In our area there’s a shortage of inpatient rehab beds for people without money. Waiting lists are over a month, just for a thirty day program. We’re pretty good at keeping the patient engaged in outpatient while they wait, but some of them are just hanging on by their thumbs and many others just fall by the wayside before the bed comes up. I bet we’re not the only ones in this predicament.”

You’re sure not. Public-funded inpatient beds are in short supply in a number of areas. You’re right to try to keep the patient engaged during an extended wait, and it sounds like you’re working hard at it. Still, it can be a real challenge. I have no solution.

Let me bring up one possibility, however. Have you established close relationships with the intake staff at the local inpatient provider? Make sure you call frequently to check on bed availability. Waiting lists can seem a lot longer than they actually are. Many of the folks ahead of your client aren’t sitting by the phone awaiting a call — they’re out and about somewhere. If they can’t be reached, your client can move up the list quickly.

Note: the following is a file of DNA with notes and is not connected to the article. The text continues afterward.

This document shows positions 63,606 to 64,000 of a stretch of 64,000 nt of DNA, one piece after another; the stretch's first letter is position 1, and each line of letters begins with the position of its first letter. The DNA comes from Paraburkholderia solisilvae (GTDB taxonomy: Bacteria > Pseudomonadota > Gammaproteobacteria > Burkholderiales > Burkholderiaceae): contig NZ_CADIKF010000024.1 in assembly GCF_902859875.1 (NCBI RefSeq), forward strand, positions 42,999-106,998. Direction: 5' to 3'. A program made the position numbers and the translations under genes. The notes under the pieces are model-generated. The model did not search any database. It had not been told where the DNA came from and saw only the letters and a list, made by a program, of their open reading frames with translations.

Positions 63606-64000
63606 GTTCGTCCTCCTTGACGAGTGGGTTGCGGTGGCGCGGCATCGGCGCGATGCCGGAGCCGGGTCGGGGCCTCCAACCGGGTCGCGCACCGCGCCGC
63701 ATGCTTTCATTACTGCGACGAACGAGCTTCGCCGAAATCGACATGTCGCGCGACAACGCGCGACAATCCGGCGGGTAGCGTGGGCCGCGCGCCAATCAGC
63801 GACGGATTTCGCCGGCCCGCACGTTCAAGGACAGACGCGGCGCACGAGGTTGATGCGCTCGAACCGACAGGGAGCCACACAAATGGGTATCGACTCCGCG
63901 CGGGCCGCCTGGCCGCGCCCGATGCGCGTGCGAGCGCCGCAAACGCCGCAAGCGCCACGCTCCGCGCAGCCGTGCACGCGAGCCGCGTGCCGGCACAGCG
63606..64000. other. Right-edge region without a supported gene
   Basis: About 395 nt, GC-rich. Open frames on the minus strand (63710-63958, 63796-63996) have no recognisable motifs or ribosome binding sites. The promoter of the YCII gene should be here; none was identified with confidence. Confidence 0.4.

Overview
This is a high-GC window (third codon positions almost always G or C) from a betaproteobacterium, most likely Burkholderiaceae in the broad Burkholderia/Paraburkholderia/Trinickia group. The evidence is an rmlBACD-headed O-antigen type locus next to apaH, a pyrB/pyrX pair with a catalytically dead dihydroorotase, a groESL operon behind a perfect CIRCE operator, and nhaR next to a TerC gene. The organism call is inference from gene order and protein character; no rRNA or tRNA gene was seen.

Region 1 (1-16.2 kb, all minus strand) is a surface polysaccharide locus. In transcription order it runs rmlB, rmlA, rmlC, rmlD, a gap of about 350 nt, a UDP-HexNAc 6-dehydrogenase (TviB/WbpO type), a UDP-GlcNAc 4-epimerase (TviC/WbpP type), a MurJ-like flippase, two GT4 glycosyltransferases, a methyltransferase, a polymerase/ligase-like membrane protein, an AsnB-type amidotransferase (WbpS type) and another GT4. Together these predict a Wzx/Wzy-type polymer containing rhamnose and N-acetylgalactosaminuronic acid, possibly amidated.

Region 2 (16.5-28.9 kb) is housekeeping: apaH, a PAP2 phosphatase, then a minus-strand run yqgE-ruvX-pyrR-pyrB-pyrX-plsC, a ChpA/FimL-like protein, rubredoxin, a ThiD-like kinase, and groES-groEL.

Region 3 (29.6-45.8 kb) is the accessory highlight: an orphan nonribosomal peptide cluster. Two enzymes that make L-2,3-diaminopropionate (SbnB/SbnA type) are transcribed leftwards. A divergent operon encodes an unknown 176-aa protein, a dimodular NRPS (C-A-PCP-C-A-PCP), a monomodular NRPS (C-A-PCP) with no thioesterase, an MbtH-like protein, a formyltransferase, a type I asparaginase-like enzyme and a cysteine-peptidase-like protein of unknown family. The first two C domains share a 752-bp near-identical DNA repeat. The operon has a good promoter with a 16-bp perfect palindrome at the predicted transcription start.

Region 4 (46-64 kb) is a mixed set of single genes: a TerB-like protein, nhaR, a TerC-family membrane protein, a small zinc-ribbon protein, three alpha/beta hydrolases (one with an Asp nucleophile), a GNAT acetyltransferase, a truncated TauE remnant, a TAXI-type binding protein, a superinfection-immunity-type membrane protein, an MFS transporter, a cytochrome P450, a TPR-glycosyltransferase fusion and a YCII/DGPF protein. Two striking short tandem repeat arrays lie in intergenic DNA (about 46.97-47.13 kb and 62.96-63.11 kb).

Don’t forget there may be priority access for priority cases — pregnant females, of course, but also folks with co-occurring disorders, IV drug users, persons with diabetes, HIV or hypertension, mothers with young children at home, and so on and so forth. It’s not unusual for the state Health Department to have special policies concerning those priority populations, as part of their health initiatives. Persons with upcoming court dates can sometimes qualify as priority admissions as well, due to the requirements of the Court.

If your inpatient provider determines eligibility using ASAM patient placement criteria, don’t forget to describe the patient’s need in those terms. Makes your case a little stronger by making their job a little easier.